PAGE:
STEVE INSKEEP, HOST:
And now we have a story of autism or, rather, of recognizing autism. Autism affects the part of the brain responsible for social interaction, and it's estimated that four times as many boys as girls are diagnosed with it each year. But it's possible that the gender gap is not so wide because autistic symptoms can be less obvious in girls. NPR's Patti Neighmond reports.
PATTI NEIGHMOND, BYLINE: We're talking about girls with mild to moderate autism and normal to above average IQ. Most are in mainstream schools and many have mastered what UCLA psychologist Amanda Gulsrud calls social camouflaging.
AMANDA GULSRUD: They stick close enough to other girls to look as and appear as if they are socially connected. They'll kind of flit in and out of that social interaction, but, in reality, they're not having kind of deep, meaningful exchanges.
NEIGHMOND: This observation comes from a study by UCLA researchers who watched autistic boys and girls interact on the school playground with non-autistic children. Gulsrud says the autistic boys clearly stood out.
GULSRUD: They're often very socially isolated from that big group of boys doing sports. They may be the kids that are, you know, circling the perimeter of the yard or off kind of by the tree in the back.
NEIGHMOND: Haley Wittenberg is one of those girls who appeared to fit in. She's now 20 years old. She was always athletic but didn't like to socialize outside of school.
HALEY WITTENBERG: I would always play sports with boys when I was little because, I guess, it was just easier for me and they didn't talk as much.
NEIGHMOND: Talking just wasn't much fun for Haley who was diagnosed with autism about one year ago at the age of 19.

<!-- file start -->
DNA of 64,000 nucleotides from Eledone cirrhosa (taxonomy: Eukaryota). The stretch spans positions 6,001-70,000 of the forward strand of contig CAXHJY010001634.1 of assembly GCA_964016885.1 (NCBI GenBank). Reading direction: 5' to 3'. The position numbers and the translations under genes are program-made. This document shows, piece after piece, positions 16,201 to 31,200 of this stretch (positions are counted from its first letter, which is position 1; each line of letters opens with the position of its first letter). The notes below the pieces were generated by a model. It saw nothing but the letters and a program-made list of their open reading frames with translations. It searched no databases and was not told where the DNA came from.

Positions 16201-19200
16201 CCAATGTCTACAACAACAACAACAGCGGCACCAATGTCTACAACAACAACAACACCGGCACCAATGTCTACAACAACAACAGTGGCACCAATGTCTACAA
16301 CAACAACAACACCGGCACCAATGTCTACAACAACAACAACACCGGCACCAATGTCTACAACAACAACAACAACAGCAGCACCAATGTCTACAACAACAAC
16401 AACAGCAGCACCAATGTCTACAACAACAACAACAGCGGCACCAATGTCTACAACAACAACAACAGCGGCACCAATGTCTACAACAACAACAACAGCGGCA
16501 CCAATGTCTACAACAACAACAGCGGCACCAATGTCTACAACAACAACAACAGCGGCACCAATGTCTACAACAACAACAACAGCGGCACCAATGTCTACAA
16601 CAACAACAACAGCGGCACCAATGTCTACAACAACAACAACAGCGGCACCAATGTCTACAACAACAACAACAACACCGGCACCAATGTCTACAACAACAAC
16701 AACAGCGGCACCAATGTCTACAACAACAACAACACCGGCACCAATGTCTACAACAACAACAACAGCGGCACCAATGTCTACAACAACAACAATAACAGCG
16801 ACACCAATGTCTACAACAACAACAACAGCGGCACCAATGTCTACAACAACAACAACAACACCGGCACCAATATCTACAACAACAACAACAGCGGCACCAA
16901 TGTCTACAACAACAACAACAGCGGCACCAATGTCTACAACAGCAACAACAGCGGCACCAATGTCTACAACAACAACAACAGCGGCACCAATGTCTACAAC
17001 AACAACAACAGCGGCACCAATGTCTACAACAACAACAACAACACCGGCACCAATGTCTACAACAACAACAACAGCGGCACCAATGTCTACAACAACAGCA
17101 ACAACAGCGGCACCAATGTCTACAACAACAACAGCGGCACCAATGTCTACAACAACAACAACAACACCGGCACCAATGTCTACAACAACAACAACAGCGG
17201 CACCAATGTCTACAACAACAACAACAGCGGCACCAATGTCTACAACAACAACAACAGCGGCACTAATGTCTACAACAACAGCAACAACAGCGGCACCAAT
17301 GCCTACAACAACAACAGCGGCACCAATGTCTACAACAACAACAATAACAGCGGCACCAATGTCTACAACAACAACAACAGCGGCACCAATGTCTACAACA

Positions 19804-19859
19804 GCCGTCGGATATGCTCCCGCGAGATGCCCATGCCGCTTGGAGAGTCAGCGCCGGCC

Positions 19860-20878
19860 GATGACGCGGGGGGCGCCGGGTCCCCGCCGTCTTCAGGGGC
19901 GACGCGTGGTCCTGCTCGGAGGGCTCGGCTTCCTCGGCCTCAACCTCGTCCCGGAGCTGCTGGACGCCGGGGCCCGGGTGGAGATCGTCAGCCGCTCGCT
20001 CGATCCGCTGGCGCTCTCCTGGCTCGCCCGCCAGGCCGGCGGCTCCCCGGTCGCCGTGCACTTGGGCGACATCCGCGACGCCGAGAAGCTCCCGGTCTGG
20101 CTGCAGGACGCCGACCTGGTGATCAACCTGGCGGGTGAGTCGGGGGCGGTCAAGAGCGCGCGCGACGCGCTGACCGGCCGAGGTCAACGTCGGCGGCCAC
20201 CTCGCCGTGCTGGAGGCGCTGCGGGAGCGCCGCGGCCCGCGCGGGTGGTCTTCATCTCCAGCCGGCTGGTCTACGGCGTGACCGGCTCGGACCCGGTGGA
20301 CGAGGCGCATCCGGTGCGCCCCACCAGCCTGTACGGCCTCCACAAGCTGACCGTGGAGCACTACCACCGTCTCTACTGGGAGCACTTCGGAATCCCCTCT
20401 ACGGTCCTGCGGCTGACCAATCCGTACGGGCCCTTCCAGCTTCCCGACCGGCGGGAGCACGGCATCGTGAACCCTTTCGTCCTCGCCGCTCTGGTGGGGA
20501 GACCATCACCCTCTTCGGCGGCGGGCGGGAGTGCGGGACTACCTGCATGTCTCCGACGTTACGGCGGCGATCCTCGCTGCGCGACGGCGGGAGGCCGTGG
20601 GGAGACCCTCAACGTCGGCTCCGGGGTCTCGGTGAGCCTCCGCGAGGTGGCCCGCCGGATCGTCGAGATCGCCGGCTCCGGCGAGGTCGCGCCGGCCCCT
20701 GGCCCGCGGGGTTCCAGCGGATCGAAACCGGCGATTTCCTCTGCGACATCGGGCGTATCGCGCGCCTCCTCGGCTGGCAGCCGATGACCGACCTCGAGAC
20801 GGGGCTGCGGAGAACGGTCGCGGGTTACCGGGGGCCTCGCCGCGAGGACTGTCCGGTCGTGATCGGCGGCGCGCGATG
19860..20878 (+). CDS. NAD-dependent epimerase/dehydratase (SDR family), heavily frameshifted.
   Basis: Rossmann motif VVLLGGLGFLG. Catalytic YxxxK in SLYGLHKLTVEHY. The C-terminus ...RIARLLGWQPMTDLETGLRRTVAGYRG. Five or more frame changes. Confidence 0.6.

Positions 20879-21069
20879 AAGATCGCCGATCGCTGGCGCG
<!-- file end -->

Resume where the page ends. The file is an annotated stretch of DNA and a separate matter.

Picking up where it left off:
H. WITTENBERG: I was relieved because they kind of put a name to it.
NEIGHMOND: Haley always felt different from other children. Her mom, Lonnie Wittenberg, says she never made eye contact.
LONNIE WITTENBERG: I was always saying, look at me, look at me.
NEIGHMOND: Haley was rigid, not spontaneous. She wanted to go to the same restaurant and eat the same food, and she didn't like busy crowded places.
L. WITTENBRG: She never liked to go to Disneyland. She hated it. She would want to leave.
NEIGHMOND: But these seemed like quirks, Wittenberg says. Nothing screamed autism. Haley was bright and articulate which is pretty typical for high-functioning autistic girls, says psychiatrist Louis Kraus with Rush University Medical Center in Chicago. Girls are more likely to mask problems with social interactions, he says. Boys' behavior, on the other hand, is typically noticeable and often quite dramatic.
LOUIS KRAUS: For example, they might have an interest in rocks, but their interest overrides anything else. They might have an interest in locomotives, knowing the most infinite details of locomotives. Their interest drives them away from socializing.
NEIGHMOND: Girls can also get fixated on things like wearing a particular item of clothing over and over again, but typically, Kraus says, this doesn't cause other girls to ostracize them. And when autistic girls seem to blend in, they can get diagnosed later and lose out, he says, on valuable early intervention.
KRAUS: You can always make up academics, never a huge worry if you fall a little bit behind with academics. What is much, much harder to do is to be able to make up social development.
NEIGHMOND: Today, one year after her diagnosis, Haley Wittenberg's working to make up for lost time. She attends sessions at UCLA that teach autistic young people how to make friends and keep them. She's learning how to make eye contact and how to sustain the conversation.
H. WITTENBERG: So now I'm a lot more comfortable, like, hanging out with people. I can hang out with the same people a lot longer and a lot more often.
NEIGHMOND: Skills that don't come easily but are just as critical for autistic teens and young adults as everyone else. Patti Neighmond, NPR News.
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